Do Not Fall For The Hype

In the context of climbing the epic experience begins with terrain. It can't be any other way. It commands respect. One adapts to it, not vice-versa.

The terrain forces the man to become more, to do more. Not only is the terrain demanding but it is also inspiring, the environment facilitates overcoming. It's why we travel to those sites of power in the first place. They became powerful destinations for human beings by having invited the best and toughest and most capable to break themselves and the Self on crags and mountainsides. That great adventures have unfolded on this terrain, that men have given themselves utterly, have gone to the edge and then beyond it is what gives these summits and valleys their power.

Such power compels us to measure ourselves upon the terrain or at least experience our own selves on it. While  reaching a breaking point or epiphany is not a mandatory price for self-knowledge, being and moving on that terrain, on its terms, implies experience and competence. Even though this cannot be bought, we are easily seduced into believing it can be. The marketing of great adventures can trick us into thinking we might have the same experience as the protagonists of the story. Adventure as a sales pitch: travel to the place (buy tickets here), swing the same ice tools (shop for them here), get the clothes (available here), and post your photos here (our social networking site) so others will know how awesome you are.

The right to undertake these challenges, to visit this terrain implies the responsibility of competence. No matter how much you want it, desire plus gear plus costume does not add up to a transformative experience, especially when multiplied by delusion. Without competence in the use of the tools and familiarity with the terrain you simply cannot have that experience - you can't get that deep because:

  1. a) you don't know the meaning of deep or your own depth
  2. b) the task itself, the act of doing requires too much conscious thought, which bars access to the truth of the experience

I loved climbing for its barriers. Sure, it's wide open in the sense that you can go try the hardest route in the world. But there are practical and pragmatic barriers that generally prevent the incompetent and the wishful from getting into too much trouble - or from polluting the most difficult regions of human experience in the mountains. Without the requisite wisdom and skill, and a healthy dose of will and confidence (born from the the former) people who do not belong in certain situations can not get into them. To some degree this has changed but the harsh, natural rules governing climbing have not been rendered entirely impotent by technological progress and financial access. You can go try to climb the west face of Gasherbrum 4. You will fail a long way from the top.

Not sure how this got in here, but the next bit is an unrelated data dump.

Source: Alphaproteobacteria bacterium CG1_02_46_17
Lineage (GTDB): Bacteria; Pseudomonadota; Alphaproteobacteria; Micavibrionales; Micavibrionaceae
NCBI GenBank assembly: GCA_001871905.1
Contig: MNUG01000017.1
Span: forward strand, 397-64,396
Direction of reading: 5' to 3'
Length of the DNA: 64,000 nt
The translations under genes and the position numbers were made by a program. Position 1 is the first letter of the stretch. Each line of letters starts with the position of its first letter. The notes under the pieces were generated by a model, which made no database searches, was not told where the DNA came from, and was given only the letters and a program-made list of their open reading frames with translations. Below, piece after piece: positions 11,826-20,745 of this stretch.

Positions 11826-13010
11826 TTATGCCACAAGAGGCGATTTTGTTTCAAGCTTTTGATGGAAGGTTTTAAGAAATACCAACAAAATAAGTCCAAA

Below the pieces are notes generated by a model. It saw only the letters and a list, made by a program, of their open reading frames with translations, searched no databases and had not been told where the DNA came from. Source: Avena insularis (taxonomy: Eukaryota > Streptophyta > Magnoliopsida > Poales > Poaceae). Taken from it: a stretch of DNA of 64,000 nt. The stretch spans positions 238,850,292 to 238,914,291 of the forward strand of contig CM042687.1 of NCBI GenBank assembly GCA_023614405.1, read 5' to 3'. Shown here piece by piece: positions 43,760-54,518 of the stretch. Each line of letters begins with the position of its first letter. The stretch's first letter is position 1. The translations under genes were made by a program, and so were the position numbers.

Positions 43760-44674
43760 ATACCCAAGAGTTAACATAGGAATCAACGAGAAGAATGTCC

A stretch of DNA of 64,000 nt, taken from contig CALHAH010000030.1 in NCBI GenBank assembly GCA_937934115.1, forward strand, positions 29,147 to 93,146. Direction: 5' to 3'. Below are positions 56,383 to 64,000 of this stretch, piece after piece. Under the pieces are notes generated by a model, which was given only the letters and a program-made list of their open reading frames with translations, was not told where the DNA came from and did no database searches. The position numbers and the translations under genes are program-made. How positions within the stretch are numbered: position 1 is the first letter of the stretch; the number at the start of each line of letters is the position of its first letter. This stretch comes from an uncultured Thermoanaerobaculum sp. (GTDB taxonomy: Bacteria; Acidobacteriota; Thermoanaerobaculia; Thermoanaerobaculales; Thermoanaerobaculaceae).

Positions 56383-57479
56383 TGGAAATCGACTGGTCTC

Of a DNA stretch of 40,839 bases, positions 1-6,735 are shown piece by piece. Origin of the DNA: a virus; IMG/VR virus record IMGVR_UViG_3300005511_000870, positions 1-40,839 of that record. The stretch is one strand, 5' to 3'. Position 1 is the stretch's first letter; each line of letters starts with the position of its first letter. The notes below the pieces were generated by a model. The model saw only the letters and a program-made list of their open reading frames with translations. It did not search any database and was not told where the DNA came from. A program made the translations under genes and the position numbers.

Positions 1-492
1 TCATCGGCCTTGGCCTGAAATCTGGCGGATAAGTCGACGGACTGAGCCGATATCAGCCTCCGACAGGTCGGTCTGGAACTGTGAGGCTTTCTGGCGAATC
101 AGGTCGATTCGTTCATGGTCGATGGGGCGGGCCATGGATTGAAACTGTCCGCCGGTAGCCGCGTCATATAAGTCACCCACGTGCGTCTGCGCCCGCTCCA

Surfing is probably similar. Want to surf Teahupoo or Mavericks? You can go there. But you won't ride. And even if you do, and somehow survive, if you don't belong you will not have ridden into the experience available to those who do.

The bike is different. There are no barriers to the cycling experience. Generally, the tests of "purity and devotion" along the way don't impose dire consequences for a failing score. Media has covered some of the greatest cycling achievements: those long escapes, brutal cobblestones, the incredible hour, and the snowy passes experienced by the few are known by the many. Some of those many hope to emulate them. They have free access to the terrain, and the equipment, and they are swept away by the romanticized imagery of it all.

When trying to recreate one of the great legends on a bike there are several possible outcomes. The mellowest is that you have a surrogate experience, less intense, shorter, shallower, and you ride away with ego and skin intact. Perhaps you come away with an accurate understanding of how different and distant your adventure was from the ideal, and hopefully inspired to try something more difficult the next time. But what if you get more than you can handle? Maybe you hit the storied bit of terrain at the moment of greatest fatigue and susceptibility, and the combination of the clothes, the bike, the marketing and the groupthink mentality of the others around you push you to push it so you overcook a descending radius corner and explode out the apex into the trees where you are promptly killed or crippled.